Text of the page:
Can defendants avoid or limit their liability through contractual provisions?


Authors: Valerie Blacker, Jon Na

Service: Dispute Resolution & Litigation | Litigation Funding

Applicants often confront the proposition, which respondents typically use in their defense, that terms in consumer contracts will effectively exclude or restrict the claims that have been brought. The High Court of Australia recently weighed in on this issue, deciding that a mortgage contained an enforceable promise by the borrowers not to raise a statutory limitation defense in relation to a claim by the lenders, which was commenced out of time.

Price v Spoor [2021] HCA 20

In a slight twist to the typical scenario, the lenders were the plaintiffs who brought recovery proceedings after the expiry of the period stipulated in Queensland’s Limitation of Actions Act 1974. The borrowers argued no monies were owed because the claim was well and truly statute barred. Proceedings should have been brought by 2011, but the lender did not file a claim until 2017. In reply, the lender relied on this clause in the contract:

“The Mortgagor covenants with the Mortgage[e] that the provisions of all statutes now or hereafter in force whereby or in consequence whereof any o[r] all of the powers rights and remedies of the Mortgagee and the obligations of the Mortgagor hereunder may be curtailed, suspended, postponed, defeated or extinguished shall not apply hereto and are expressly excluded insofar as this can lawfully be done.”

The effect of which was said to be a promise not to take the limitation point. The lender’s argument failed at first instance (before Dalton J) but was overturned on appeal (by Gotterson JA on behalf of Sofronoff P and Morrison JA) and then ultimately vindicated by the High Court (Kiefel CJ and Edelman J, with whom Gageler, Gordon and Steward JJ agreed).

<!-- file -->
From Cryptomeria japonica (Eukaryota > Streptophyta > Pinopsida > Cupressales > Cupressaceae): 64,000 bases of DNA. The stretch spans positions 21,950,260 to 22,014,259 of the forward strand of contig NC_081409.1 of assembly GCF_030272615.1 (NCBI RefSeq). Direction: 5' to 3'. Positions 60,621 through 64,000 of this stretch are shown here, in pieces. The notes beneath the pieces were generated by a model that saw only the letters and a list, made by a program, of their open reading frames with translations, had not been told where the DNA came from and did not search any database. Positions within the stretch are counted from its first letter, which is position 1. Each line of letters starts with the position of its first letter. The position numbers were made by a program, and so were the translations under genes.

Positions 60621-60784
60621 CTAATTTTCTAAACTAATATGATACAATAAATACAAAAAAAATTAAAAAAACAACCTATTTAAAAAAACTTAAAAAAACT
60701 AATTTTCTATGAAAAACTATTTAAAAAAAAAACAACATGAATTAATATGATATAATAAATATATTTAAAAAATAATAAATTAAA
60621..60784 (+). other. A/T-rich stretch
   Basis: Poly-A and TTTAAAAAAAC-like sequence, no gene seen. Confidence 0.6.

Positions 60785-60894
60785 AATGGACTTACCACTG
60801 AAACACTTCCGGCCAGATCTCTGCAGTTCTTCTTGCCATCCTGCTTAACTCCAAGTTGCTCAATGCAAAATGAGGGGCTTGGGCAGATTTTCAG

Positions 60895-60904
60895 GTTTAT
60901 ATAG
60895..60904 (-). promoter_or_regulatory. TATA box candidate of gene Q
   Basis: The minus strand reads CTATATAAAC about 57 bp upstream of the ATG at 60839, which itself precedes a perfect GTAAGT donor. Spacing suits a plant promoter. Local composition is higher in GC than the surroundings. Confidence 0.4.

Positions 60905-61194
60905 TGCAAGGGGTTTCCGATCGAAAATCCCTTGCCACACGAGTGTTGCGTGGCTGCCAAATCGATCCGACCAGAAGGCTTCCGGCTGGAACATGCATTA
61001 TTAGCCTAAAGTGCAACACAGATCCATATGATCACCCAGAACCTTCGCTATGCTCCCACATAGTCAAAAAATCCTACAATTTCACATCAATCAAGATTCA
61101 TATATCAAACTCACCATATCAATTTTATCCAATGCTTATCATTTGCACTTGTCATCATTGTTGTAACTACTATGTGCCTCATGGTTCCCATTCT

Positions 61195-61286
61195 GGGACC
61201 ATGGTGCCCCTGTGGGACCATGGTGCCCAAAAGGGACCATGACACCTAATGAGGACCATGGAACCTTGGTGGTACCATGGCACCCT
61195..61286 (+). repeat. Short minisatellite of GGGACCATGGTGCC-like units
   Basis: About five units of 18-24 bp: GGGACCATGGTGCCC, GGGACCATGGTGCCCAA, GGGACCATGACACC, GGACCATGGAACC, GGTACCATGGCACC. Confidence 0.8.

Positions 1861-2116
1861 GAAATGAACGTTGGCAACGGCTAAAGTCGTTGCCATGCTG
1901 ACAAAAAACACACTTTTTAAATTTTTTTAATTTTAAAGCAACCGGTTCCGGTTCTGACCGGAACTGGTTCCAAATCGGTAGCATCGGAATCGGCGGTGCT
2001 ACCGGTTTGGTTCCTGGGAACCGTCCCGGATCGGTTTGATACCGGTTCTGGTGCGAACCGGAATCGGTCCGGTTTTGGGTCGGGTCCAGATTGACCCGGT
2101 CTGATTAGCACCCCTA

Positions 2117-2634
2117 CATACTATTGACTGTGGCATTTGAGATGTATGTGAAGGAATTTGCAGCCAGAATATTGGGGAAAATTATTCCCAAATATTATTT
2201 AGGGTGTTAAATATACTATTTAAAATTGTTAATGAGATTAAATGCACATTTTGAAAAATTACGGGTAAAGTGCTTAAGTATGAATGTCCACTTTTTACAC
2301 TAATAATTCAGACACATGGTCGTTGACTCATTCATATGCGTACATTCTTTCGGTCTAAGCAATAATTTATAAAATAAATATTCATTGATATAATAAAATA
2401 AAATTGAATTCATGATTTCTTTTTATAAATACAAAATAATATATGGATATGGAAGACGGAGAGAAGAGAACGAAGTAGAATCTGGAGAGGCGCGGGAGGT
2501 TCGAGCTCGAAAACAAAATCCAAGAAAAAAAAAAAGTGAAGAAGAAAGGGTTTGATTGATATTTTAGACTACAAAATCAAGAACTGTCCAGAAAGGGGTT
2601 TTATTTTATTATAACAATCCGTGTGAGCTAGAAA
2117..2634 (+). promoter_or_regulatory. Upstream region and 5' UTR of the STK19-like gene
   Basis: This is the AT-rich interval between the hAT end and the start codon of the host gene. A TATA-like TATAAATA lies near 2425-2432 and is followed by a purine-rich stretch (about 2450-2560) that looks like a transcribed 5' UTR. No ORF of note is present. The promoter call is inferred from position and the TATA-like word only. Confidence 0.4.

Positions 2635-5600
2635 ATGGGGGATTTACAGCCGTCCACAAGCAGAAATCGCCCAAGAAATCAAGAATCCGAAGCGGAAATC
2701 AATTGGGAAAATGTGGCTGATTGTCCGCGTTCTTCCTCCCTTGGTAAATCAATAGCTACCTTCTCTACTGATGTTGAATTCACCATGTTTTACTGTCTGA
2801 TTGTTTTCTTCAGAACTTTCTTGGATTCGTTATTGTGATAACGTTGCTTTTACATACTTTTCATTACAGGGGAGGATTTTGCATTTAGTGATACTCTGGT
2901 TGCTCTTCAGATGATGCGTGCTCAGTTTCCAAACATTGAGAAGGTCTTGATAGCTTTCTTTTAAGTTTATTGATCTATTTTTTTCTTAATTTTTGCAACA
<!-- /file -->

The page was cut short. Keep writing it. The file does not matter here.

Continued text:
The public policy principle

Part of their Honours’ reasoning was that what is conferred by a limitations statute is a right on a defendant to plead as a defense the expiry of a limitation period. A party may contract for consideration not to exercise that right, or to waive it, as a defendant. That is not contrary to public policy. This, in our view, is akin to agreements frequently entered between prospective parties to a litigation to toll a limitation period (suspend time running) for an agreed amount of time.

That can be contrasted with a clause in an agreement that imposes a three- year time limit instead of six, for bringing a claim for misleading and deceptive conduct under the Australian Consumer Law.[1] Clauses of that kind are unenforceable based on a well-established principle that such clauses impermissibly seek to restrict a party’s recourse to his or her statutory rights and remedies, contrary to law and public policy.

The “public policy principle” was first identified by the Full Court of the Federal Court in Henjo Investments Pty Ltd v Collins Marrickville Pty Ltd (No 1) (1988) 39 FCR 546. Henjo has been referred to and applied in numerous cases since, and cited with approval in the High Court.[2]

This is not to say that contractual limitations can never be effective in limited circumstances – this much was shown in Price v Spoor. The question of whether commercial parties to a contract can negotiate and agree on temporal or monetary limits while not completely excluding the statutory remedies for misleading and deceptive conduct claims under section 18 of the ACL remains debatable[3]  – but those specific circumstances do not arise here.

This article was originally published in the Litigation Finance Journal on 15 March 2022 (Click here to view original article).

[1] For example in Brighton Australia Pty Ltd v Multiplex Constructions Pty Ltd [2018] VSC 246

[2] For example in IOOF Australia Trustees (NSW) Ltd v Tantipech [1998] FCA 924 at 479-80; Scarborough v Klich [2001] NSWCA 436 at [74]; MBF Investments Pty Ltd v Nolan [2011] VSCA 114 at [217]; JJMR Pty Ltd v LG International Corp [2003] QCA 519 at [10]; JM & PM Holdings Pty Ltd v Snap-on Tools (Australia) Pty Ltd [2015] NSWCA 347 at [55]; Burke v LFOT Pty Ltd [2002] HCA 17 at [143].

[3] For example in G&S Engineering Services Pty Ltd v Mach Energy Australia Pty Ltd (No 3) [2020] NSWSC 1721.